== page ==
Opinion: Senator Sanders’ ‘Medicare for All’ plan is unrealistic

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Ray Paoletta is a senior political science major. Contact him at [email protected]

Ray Paoletta

Democratic candidate Bernie Sanders recently released more details regarding his plan to expand Medicare for all Americans. However, his plan is expensive, unrealistic and would hurt Americans.

Sen. Sanders proposed a plan that would provide every person in America coverage for doctors’ visits, hospital stays, long-term and hospice care, vision, dental, mental health and prescription drugs. However, this plan would come with a cost. A very steep cost.

The plan would cost an estimated $14 trillion over 10 years. In order to pay for it, Sanders is calling to create a new 2.2 percent tax on everyone and a 6.2 percent payroll tax on employers. Besides numerous tax increases on both individuals and business, Sanders has stated that the plan would rely on doctors compensation dropping nearly 11 percent and hospital compensation dropping nearly 10 percent. Current Medicare already pays out less than private insurance to providers. With this plan, medical professions would see additional pay cuts.

Americans should be hesitant to support a health care plan that would raise taxes on everyone, including the middle class. The more people are taxed, the less they tend to spend. This would slow the growth of the overall economy. Furthermore, increasing taxes on businesses would risk slowing down the growth and expansion of companies, especially smaller businesses who run a small profit margin. Increased taxes could slow the rate of employment growth within businesses, leading to a lower than anticipated tax revenue and making the financing of a health care plan such as Sanders’ even more expensive.

In addition, Sanders’ goal is to cut health care costs by $6.3 trillion over the next 10 years. This is an extremely optimistic goal, as it would need to include cutting rates of reimbursement to doctors and hospitals. Asking people to take a 10 percent pay decrease would likely not be met with acceptance.

The U.S. can without question make changes to the health care system to make sure more people are able to access affordable health insurance. Instead of focusing on reforms to Medicare, there are other avenues to increase coverage to all.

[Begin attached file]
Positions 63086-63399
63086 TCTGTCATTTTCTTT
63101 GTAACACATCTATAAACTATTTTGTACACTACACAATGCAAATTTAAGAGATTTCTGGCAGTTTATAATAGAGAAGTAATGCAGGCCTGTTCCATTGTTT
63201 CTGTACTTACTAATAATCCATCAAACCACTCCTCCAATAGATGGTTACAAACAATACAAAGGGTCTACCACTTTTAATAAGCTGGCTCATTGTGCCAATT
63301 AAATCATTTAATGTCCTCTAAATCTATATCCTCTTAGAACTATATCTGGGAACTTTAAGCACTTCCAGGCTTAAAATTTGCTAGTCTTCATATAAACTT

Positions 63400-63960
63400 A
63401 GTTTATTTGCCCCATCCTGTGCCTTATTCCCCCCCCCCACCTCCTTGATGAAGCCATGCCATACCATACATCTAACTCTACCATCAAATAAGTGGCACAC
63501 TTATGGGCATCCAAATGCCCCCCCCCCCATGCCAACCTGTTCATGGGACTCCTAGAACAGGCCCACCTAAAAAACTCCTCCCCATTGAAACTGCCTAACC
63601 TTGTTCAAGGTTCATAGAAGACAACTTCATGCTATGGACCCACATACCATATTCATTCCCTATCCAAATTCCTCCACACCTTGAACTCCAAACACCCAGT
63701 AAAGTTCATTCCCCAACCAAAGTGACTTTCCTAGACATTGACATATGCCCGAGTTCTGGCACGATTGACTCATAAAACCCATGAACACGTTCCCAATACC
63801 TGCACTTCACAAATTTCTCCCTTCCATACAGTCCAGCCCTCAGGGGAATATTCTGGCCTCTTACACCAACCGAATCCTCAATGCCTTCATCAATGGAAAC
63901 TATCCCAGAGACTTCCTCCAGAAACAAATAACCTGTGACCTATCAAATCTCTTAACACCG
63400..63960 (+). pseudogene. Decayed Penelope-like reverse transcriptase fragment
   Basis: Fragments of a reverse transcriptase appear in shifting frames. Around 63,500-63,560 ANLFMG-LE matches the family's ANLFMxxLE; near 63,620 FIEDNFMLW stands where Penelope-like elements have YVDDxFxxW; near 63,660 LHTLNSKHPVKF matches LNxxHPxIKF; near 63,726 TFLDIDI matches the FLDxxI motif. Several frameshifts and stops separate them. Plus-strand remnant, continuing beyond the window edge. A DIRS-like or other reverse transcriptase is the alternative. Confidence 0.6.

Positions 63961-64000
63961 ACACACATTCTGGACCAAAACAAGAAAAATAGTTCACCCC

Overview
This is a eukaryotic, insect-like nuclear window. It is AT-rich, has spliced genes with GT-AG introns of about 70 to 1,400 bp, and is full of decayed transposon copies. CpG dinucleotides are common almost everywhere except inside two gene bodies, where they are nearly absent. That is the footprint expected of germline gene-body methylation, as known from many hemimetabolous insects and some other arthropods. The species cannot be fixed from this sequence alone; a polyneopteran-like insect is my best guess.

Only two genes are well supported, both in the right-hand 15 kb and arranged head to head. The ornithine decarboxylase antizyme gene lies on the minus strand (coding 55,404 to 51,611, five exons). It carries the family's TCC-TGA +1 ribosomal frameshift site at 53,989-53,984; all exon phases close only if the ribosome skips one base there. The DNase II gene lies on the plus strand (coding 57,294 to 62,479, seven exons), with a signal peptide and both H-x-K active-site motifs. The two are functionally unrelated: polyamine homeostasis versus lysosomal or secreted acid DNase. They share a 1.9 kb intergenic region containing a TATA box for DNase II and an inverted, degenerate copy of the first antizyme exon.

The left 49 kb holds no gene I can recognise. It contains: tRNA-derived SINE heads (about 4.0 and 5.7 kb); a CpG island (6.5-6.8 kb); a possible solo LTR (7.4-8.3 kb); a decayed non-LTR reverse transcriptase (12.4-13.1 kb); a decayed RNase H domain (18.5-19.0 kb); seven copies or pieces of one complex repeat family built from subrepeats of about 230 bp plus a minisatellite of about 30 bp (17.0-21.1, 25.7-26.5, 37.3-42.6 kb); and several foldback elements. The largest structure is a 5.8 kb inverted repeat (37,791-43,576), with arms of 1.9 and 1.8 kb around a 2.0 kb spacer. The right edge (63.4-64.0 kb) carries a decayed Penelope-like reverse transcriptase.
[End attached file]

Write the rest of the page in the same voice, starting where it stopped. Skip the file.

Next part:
Expanding Medicaid eligibility would help insure the poor who usually would not be able to afford insurance. This would provide those with low income, those most in need, access to health coverage. Secondly, the government could look to reform the compensation rates to doctors and hospitals so that more hospitals and doctors accept Medicaid.

Another way to make health care more affordable is by utilizing health savings accounts. The government should create tax-free health savings accounts for everyone. People may contribute to these so they can save for unexpected medical costs, copays and other medical expenses.

Lastly, insurance companies should be allowed to sell plans across state lines. Opening up the sale of insurance plans across state lines allows for increased competition, which would drive down prices of insurance plans and make insurance more affordable for all.

The U.S. health care system is in need of reform, but the proposal from Sanders is not the answer.  His plan would increase taxes on the middle class, place financial burdens on businesses and cause the size of the government and the amount of government spending to grow to historic levels. Instead, a common sense approach must be taken that creates competition to lower costs and incentivizes personal savings in addition to insurance. Lastly, states should extend a hand up to those in need by expanding Medicaid eligibility so that those who cannot afford health insurance have health coverage. America needs common sense solutions, not expensive dreams.

The views expressed herein do not necessarily reflect the views of the Kent State College Republicans as an organization.

 Ray Paoletta is a member of Kent State College Republicans.